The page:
From the desk of Stephen Cabot: If one wants to reform education in our country, one must do battle with the unions that represent teachers. One need only look at the departure of school reformer, Michelle Rhee, in Washington DC. Her boss lost an election bid to Vince Gray in the Democratic mayoral primary. Gray, as one might have expected, was elected with enormous help form the American Federation of Teachers and the Washington Teachers’ Association.

For years now, the media has reported that America’s educational system does not meet the needs of an increasingly complex, technological age. America’s students are rapidly falling behind in science and math when compared to students in such countries as China and India.

If teachers are not held accountable for the failures of their students, then our educational goals will turn to mist as we become a country as second rate as our educational system.

And who is to blame for this sorry state of affairs? The teachers unions. The American Federation of Teachers and the National Education Association exert enormous pressure on politicians to maintain the status quo. It doesn’t matter that students are not getting the educations they deserve and that the country requires in order for us to be competitive with other nations. What matters to the teachers unions is that teachers’ jobs are eternally preserved and that tenure remains sacrosanct, regardless of the pedagogic competence of instructors who view their employment as protected sinecures.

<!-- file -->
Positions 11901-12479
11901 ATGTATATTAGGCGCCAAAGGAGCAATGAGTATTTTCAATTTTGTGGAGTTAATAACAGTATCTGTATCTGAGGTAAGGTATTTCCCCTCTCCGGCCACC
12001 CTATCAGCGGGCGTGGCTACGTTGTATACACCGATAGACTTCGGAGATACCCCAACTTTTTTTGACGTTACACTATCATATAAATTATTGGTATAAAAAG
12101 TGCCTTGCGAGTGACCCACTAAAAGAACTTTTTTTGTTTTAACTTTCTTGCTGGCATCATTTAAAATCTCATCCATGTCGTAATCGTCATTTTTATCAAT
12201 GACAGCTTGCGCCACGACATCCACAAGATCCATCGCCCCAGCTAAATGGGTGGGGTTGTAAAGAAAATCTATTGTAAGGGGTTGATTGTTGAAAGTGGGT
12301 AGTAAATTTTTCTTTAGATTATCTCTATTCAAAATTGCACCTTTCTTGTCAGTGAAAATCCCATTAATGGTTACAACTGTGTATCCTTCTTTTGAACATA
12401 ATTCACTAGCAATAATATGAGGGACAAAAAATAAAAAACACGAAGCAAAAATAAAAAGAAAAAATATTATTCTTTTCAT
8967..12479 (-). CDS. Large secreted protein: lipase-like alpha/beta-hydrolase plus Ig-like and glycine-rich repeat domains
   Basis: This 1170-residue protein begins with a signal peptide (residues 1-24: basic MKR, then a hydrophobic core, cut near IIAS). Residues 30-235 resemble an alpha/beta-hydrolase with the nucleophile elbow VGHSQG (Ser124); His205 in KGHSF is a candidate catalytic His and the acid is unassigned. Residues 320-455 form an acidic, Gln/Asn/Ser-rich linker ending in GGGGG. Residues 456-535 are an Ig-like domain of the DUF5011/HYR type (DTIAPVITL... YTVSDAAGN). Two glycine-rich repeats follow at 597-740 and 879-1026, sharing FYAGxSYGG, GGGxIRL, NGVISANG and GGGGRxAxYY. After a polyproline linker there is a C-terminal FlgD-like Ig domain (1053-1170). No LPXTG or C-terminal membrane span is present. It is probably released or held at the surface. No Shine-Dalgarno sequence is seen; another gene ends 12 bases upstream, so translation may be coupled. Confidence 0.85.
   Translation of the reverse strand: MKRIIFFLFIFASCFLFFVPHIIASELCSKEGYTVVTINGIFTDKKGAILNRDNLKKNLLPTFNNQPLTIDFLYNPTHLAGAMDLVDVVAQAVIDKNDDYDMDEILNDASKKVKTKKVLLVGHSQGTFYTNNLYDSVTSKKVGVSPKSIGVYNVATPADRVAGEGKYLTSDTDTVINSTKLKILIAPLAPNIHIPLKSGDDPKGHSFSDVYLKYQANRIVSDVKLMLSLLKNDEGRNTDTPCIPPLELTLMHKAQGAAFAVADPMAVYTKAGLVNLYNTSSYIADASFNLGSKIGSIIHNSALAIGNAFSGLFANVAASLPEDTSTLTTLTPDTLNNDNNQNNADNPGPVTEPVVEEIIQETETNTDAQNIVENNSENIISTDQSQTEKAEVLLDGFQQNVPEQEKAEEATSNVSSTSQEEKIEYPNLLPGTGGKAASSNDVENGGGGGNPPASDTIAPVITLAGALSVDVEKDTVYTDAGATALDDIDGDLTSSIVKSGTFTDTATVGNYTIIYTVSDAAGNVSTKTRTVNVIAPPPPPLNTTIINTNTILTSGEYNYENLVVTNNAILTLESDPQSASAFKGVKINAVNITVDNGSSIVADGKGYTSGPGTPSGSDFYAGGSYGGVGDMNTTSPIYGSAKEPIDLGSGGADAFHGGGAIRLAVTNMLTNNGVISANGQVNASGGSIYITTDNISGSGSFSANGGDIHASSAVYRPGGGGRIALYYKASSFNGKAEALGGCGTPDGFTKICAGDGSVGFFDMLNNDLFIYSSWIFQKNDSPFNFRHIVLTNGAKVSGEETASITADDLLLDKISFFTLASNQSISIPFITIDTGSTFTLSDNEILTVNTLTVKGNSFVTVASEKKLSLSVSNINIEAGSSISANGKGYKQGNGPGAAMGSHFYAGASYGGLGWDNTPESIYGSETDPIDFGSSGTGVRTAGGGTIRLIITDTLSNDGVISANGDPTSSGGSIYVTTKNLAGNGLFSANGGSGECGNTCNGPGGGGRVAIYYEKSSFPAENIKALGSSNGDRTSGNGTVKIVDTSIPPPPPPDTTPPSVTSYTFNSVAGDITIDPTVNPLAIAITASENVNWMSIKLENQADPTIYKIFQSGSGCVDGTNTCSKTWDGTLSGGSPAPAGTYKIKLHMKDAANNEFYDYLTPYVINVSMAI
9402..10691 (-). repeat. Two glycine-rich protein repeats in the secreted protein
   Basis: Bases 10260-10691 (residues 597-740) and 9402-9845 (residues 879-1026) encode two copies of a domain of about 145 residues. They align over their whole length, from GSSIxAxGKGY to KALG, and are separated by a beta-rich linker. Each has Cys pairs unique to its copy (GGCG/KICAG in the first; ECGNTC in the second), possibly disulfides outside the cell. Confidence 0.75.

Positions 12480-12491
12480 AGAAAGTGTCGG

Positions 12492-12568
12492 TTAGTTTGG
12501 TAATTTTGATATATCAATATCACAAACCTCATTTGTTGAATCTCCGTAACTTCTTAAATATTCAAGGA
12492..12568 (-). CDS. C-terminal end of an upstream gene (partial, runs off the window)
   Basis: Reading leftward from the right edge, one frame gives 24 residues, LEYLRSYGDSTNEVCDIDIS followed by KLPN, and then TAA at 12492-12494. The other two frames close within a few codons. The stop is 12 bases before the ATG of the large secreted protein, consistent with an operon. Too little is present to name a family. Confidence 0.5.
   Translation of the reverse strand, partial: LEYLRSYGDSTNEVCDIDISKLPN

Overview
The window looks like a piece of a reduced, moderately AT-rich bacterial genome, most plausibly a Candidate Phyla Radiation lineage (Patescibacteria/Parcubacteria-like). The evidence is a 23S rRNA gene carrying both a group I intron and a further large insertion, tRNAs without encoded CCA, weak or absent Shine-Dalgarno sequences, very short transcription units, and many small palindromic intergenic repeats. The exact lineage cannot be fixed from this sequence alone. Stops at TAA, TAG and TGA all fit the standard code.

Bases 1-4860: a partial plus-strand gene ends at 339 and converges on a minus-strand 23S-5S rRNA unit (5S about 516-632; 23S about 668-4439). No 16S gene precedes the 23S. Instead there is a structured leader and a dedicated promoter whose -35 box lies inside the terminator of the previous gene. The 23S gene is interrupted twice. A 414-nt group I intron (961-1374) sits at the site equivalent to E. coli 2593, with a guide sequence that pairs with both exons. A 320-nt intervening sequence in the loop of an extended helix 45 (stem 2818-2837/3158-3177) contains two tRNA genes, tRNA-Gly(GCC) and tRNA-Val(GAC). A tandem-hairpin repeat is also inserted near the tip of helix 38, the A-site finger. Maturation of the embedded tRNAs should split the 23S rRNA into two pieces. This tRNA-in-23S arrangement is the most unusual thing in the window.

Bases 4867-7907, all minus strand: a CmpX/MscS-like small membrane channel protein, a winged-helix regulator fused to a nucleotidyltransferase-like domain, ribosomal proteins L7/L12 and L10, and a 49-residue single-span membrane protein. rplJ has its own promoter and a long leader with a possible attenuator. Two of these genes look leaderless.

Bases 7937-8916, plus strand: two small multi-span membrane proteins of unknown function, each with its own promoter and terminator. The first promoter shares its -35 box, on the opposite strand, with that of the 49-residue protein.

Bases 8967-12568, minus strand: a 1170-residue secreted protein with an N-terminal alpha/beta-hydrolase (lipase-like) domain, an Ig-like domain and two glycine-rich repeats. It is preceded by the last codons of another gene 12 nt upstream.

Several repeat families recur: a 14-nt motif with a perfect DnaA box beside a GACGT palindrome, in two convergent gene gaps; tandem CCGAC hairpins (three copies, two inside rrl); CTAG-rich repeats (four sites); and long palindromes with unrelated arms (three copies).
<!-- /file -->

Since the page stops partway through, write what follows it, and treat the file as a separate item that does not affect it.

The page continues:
If America is to remain an economic powerhouse, its students must be prepared to take leadership positions in the coming decades. If, however, they are ignorant of math and science as their ever-falling test scores sorrowfully indicate, we will be dependent on the scientific advancements made by students in what were once called third-world countries. The time is long past for the teachers’ unions to become superfluous; they are obstacles to our economic growth. They provide a scandalous disservice to our country’s youth and to the future of our country.

expert labor relations advice


From the desk of Stephen Cabot: According to a front page article in The Wall Street Journal, “the Mid-Atlantic Regional Council of Carpenters is seeking paid demonstrators to march and chant on its current picket line.” The union is picketing an office building for not using unionized workers. It’s apparently all right for the union to use non-union picketers, but it’s not all right for the building management to use non-union workers. Consistency has never been a trademark of union practices.

The union, according to the article, hires unemployed people and pays them a minimum wage, $8.25 an hour.

Yet, unions across the country loudly complain that no one should have to accept the minimum wage because it’s not “a living wage.”

With low labor costs, the Carpenters’ union is able to fund 150 picket lines in Washington, DC, where neither the pro-union NLRB nor the union-friendly White House has murmured a word of disapproval. As the picketers chant, “Low Pay! Go Away!” one can only wonder if the picketers and their low-paying unions are even aware of the inherent irony.

Will a renegade union come along and attempt to organize the non-union picketers? How would the NLRB rule on such a case? One can only hope and smile.

expert labor relations advice